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Dr. Song Jirong was born in Shandong province in 1958. In 1978, she passed the entrance examination of Northwest University in Xi'an, and after graduation in 1982, she remained there as a faculty member. From 1992 to 1993, she pursued advanced studies in Staffordshire, UK. In 1994 she started a PhD course at Nanjing University of Science and Technology, and entered the postdoctoral research center at Northwest University in 1997. While working at Northwest University, she was employed successively as assistant to the president, dean of the Postgraduate Department, dean of the Chemical Engineering School, professor and doctoral supervisor, member of the Academic Study Committee, and vice-chairperson of the Academic Degrees Committee. In July 2006, Dr. Song was transferred to the Palace Museum, appointed as director of the Conservation Department. As a research fellow, she is now member of the Academic Committee of the Museum, member of the Editorial Board of the Palace Museum Journal, and member of the Advisory Committee of Editors for The Forbidden City. Dr. Song is also a member of the China Democratic League, vice-director of the Central Liaison Committee of China Democratic League, and vice-director of the Cultural Committee of the Beijing Municipal Committee of China Democratic League. A beneficiary of a special government stipend, she was selected for the "New Century Talents Project". In June 2010 Dr. Song was appointed by the Ministry of Culture as a vice-director of the Palace Museum.
Dr. Song has led dozens of scientific research initiatives, including those of the National Natural Science Foundation of China, of the China Spark Program supported by the Ministry of Science and Technology, and of the Foundation for University Key Teachers supported by the Ministry of Education. Under her supervision, over thirty university graduate students have received Master's or PhD degrees. Besides three monographs, Dr. Song also has published over 100 treatises not only in domestic periodicals such as Science China, Chinese Science Bulletin, Acta Chimica Sinica, Chinese Journal of Chemistry, Chinese Journal of Applied Chemistry, Acta Ogtsuci-chimica Sinica, Chemical Journal of Chinese Universities, and The Chinese Journal of Chemical Engineering, but also in foreign publications such as Chemical Physics, Inorganic Chemistry Communications, New Journal of Chemistry, Journal Molecular Structure, Thermochimica Acta, Journal of Food Biochemistry, Journal of Thermal Analysis and Calorimetry. More than seventy of them have been included in such well-known academic indexes as SCI and EI. She is the winner of six provincial and ministerial-level awards including Reward of Science and Technology Progress of Shaanxi Province (first prize) and Science and Technology Award of the Ministry of Education (second prize).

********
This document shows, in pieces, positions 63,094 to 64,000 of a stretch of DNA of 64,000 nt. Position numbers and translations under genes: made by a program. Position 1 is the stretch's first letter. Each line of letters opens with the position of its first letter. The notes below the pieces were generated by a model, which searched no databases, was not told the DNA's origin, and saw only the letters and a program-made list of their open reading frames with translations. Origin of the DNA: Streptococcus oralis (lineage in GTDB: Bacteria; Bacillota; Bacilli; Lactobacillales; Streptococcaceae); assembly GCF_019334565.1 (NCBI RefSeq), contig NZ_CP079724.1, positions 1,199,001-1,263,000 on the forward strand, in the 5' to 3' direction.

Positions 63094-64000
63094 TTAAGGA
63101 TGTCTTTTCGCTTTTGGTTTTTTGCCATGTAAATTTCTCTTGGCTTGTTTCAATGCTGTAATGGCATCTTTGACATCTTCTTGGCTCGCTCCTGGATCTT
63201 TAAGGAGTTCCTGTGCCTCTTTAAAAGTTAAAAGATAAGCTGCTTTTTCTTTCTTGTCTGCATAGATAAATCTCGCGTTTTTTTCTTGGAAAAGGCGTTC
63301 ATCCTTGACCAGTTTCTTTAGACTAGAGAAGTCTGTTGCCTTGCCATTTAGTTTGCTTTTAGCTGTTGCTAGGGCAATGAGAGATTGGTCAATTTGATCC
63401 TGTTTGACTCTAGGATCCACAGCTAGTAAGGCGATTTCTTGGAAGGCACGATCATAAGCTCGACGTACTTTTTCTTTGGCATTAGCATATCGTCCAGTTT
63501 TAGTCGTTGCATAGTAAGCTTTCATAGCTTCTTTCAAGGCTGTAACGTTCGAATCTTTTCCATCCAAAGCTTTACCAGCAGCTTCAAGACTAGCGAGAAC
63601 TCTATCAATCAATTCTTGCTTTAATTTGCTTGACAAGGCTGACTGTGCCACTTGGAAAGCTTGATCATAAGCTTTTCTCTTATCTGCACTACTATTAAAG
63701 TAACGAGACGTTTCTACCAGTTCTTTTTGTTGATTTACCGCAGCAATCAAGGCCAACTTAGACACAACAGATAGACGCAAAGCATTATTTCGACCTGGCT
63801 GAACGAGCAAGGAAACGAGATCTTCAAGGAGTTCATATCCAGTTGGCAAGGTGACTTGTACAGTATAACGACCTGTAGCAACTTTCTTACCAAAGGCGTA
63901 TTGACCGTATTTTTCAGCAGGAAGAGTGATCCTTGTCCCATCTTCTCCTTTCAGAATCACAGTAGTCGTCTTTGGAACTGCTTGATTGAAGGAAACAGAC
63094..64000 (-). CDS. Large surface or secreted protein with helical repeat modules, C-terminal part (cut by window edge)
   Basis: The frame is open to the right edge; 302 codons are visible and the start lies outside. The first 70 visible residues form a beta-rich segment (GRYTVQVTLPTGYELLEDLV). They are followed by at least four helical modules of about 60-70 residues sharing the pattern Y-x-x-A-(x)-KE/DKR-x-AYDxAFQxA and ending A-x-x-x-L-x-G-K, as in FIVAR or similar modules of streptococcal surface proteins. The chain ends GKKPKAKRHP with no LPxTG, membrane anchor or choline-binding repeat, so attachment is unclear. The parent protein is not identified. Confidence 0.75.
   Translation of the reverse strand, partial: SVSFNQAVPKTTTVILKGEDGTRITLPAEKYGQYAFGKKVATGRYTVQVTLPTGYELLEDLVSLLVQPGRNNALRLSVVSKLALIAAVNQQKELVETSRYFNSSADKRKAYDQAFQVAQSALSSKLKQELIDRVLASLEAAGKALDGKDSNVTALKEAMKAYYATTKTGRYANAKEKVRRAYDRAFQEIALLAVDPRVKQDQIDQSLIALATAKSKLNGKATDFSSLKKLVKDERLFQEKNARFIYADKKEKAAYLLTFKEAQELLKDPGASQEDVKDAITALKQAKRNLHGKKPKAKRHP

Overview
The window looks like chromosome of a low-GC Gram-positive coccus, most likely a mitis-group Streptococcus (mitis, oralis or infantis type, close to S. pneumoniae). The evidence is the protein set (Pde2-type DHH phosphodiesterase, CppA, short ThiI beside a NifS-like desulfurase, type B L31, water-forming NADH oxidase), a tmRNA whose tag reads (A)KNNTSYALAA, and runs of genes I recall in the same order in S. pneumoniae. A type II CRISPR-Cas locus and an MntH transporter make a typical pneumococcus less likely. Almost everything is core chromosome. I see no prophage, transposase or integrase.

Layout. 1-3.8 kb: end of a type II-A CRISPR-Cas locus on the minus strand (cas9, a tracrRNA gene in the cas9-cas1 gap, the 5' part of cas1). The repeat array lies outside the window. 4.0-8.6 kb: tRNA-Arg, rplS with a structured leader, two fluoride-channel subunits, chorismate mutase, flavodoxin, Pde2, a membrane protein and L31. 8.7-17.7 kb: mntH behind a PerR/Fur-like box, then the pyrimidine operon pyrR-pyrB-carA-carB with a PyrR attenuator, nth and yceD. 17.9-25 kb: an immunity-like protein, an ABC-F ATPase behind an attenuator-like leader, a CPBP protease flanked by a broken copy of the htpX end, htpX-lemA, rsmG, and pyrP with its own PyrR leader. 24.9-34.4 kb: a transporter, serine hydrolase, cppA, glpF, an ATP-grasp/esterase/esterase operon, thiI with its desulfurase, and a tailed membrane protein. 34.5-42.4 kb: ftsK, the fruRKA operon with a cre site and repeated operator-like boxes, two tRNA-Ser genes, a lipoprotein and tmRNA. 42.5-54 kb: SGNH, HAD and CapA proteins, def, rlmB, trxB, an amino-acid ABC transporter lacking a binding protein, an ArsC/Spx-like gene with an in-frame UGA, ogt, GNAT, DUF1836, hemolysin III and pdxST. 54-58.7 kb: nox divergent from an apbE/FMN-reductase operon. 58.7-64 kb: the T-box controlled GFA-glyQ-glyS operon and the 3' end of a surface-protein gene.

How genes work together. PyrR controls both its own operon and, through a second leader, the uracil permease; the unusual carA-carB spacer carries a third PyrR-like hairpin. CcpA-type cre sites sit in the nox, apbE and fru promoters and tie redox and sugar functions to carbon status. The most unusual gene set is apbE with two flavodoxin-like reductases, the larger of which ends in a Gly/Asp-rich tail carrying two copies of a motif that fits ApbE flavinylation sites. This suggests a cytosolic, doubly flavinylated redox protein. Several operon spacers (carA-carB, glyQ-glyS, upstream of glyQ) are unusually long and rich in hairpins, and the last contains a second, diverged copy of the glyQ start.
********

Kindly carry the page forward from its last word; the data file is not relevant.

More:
While working on cultural object conservation and leading the routine work of the Palace Museum's Conservation Department, Dr. Song also has paid close attention to the protection of intangible cultural heritage. In 2008, the Conservation Department's "Techniques for Mounting and Repair of Traditional Chinese Painting and Calligraphy" was included in the second list of the nation's intangible cultural heritage. The Department was granted the honorary title "Advanced Group for Protecting Intangible Cultural Heritage" by the Ministry of Culture in 2009.
She was an assessor and advisor for the national research program "Comprehensive Protection Techniques for Iron Cultural Objects" initiated by the Ministry of Culture. Now she is leading the Palace Museum's program "Scientific Establishment of the Cultural Object Protection and Repair Technique Database". Dr. Song also participated in the research program "Alternatives to Alum in Restoring, Copying, and Reproducing Traditional Chinese Painting and Calligraphy". In 2009 in the seventh Palace Museum Academic Salon, she stated her vision for the foundation and construction of a "Cultural Object Hospital", and articulated the idea of scientific precautions to protect objects from damage.